Richard Bogren | 5/4/2017 1:19:24 PM
(05/03/17) CHASE, La. — An Ethiopian scientist who wants to help farmers in sub-Saharan Africa grow a better sweet potato crop is studying at the LSU AgCenter Sweet Potato Research Station in Chase as part of a U.S. Department of Agriculture-funded fellowship program.
Mihiretu Cherinet, an agronomist at the Hawassa, Ethiopia, office of the International Potato Center, is participating in the Consortium of International Agricultural Research Centers (CGIAR) Borlaug Fellowship Program, which encourages international collaboration on agricultural research.
He is spending this spring working with AgCenter horticulturist Arthur Villordon to identify ways to improve storage of sweet potato roots and to develop techniques that prevent roots from sprouting too early or too late.
Cherinet said it’s critical to find solutions to these issues because of Africa’s burgeoning interest in sweet potatoes. They grow well even with little rainfall, offering an economic boost for farmers whose maize and other crops struggle in droughty conditions. And they are a nutritious staple for places that contend with food insecurity.
“Sweet potatoes were a neglected crop before,” he said. “Nowadays, more attention is given at the policymakers’ level and different organizations because the value and the potential for the crop is increasing.”
Sweet potatoes are becoming more popular worldwide. Americans’ consumption of sweet potatoes has doubled in the past 15 years, said David Picha, director of AgCenter International Programs.
“Orange-flesh sweet potatoes are one of the healthiest foods, and a diversity of new value-added sweet potato products have contributed to the increased consumer demand,” he said. “A number of Borlaug fellows and visiting scholars from multiple countries in Africa, Asia and Latin America have collaborated with AgCenter scientists on sweet potato research during the last four years. This international collaboration has contributed to the advancement of both the Louisiana and global sweet potato industries.”
In Ethiopia, farmers traditionally plant their crop using vine cuttings from field-grown plants, an approach that can lead to failure because those plants often have been exposed to viruses and weevils. Cherinet said there has been a push to shift to a storage root-based seed system.
That practice — which involves saving sweet potato roots so they can be used to start the next growing season’s crop — is common in Louisiana. But there are hurdles to success in Ethiopia, where refrigerated storage facilities like those found in the U.S. generally are not available, putting roots at risk of sprouting too early and being damaged by insects.
Cherinet has been seeing good results with the “Triple S” system, which begins with storing roots in sand to minimize weevil infestations, protect them from the sun and keep them from sprouting too early. When it’s time to plant, the roots are placed in the sun and sprouted.
Roots of some varieties do not sprout easily, so Cherinet also is investigating how to initiate the process once they are taken out of storage. A hormone treatment seems to be a promising option.
The treatment even may help solve a problem Louisiana farmers have with the Bellevue variety of sweet potatoes.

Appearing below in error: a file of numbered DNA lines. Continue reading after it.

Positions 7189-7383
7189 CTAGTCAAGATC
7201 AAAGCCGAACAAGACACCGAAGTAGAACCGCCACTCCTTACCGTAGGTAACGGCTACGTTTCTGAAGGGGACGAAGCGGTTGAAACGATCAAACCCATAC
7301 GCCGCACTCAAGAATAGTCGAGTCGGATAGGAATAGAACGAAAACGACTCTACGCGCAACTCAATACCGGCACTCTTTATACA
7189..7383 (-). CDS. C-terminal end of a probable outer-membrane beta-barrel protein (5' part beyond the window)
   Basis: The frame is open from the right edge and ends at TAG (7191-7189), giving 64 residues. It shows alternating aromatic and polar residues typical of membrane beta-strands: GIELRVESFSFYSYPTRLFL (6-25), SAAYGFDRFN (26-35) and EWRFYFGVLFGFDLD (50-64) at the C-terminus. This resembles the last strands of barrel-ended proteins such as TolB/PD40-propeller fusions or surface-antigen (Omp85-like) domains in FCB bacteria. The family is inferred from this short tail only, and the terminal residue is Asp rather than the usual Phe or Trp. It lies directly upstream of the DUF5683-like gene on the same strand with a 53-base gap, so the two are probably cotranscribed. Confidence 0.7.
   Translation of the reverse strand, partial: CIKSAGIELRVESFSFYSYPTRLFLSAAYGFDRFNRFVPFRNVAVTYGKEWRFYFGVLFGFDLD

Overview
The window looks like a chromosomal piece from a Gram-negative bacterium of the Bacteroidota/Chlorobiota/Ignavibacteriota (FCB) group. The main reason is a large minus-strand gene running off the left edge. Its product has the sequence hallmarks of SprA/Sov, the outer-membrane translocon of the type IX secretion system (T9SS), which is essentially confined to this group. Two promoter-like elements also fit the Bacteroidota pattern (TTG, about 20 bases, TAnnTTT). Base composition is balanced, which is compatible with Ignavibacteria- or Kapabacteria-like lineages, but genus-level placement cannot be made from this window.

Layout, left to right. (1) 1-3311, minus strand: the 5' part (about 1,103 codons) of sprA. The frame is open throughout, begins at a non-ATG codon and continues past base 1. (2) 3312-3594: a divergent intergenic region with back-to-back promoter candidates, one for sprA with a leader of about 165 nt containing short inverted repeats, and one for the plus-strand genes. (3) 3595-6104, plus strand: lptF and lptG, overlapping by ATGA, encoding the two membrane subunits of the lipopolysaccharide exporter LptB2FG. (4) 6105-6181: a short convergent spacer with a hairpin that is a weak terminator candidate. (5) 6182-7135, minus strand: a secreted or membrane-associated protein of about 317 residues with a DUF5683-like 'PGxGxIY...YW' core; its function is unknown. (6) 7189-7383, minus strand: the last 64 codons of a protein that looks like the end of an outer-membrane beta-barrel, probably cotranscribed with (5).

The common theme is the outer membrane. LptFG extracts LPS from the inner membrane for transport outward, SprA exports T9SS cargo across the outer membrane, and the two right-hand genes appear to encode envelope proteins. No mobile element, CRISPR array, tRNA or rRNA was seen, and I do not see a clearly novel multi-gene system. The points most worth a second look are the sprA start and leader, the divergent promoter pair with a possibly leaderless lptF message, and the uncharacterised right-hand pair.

“Bellevue has a terrible sprouting rate in plant beds,” Villordon said. “It’s a really important economic concern for us because some farmers would like to grow Bellevue because it has a nice shape and nice quality. But if the sprouting continues to be a problem, then people will not grow any.”
Cherinet said his time at the AgCenter has been valuable.
“Your mentor is here and available to help with anything,” Cherinet said.
Villordon said he has enjoyed the experience as well. He visited Ethiopia in January and will go back for a follow-up visit this summer after Cherinet returns home.
“In terms of the scientific exchange, I think the fellow benefits. But on the other hand, Louisiana agriculture and the LSU AgCenter benefit as well because we are learning,” he said. “I think this is a very good process. And in terms of cultural exchange, we also learn from each other, and the experience has been enriching.”
Susan Karimiha, an AgCenter International Programs coordinator, also will go on the follow-up trip to Ethiopia.
“Ultimately, we advance U.S. agriculture through this type of global engagement, help develop more sustainable food systems and improve global food security,” Karimiha said.
Mihiretu Cherinet, left, an agronomist from Ethiopia studying at the LSU AgCenter Sweet Potato Research Station as part of the Borlaug Fellowship Program, holds a sweet potato root as he stands with AgCenter horticulturist Arthur Villordon, right, in a storage room at the station on March 29. Photo by Olivia McClure/LSU AgCenter
Mihiretu Cherinet, an Ethiopian agronomist working with LSU AgCenter horticulturist Arthur Villordon at the Sweet Potato Research Station as part of the Borlaug Fellowship Program, measures sprouts on sweet potato roots in a laboratory at the station on March 29. Photo by Olivia McClure/LSU AgCenter
LSU AgCenter International Programs coordinator Susan Karimiha, left, and AgCenter horticulturist Arthur Villordon, center, listen as Mihiretu Cherinet, right, an agronomist from Ethiopia studying at the AgCenter Sweet Potato Research Station as part of the Borlaug Fellowship Program, explains his research on March 29. Photo by Olivia McClure/LSU AgCenter
A farmer looks over his field in Ethiopia, where LSU AgCenter agronomist Arthur Villordon visited in January ahead of the arrival of Mihiretu Cherinet, an Ethiopian scientist participating in the Borlaug Fellowship Program, at the AgCenter Sweet Potato Research Station. Cherinet has spent this spring working with Villordon at the station. Photo by Arthur Villordon/LSU AgCenter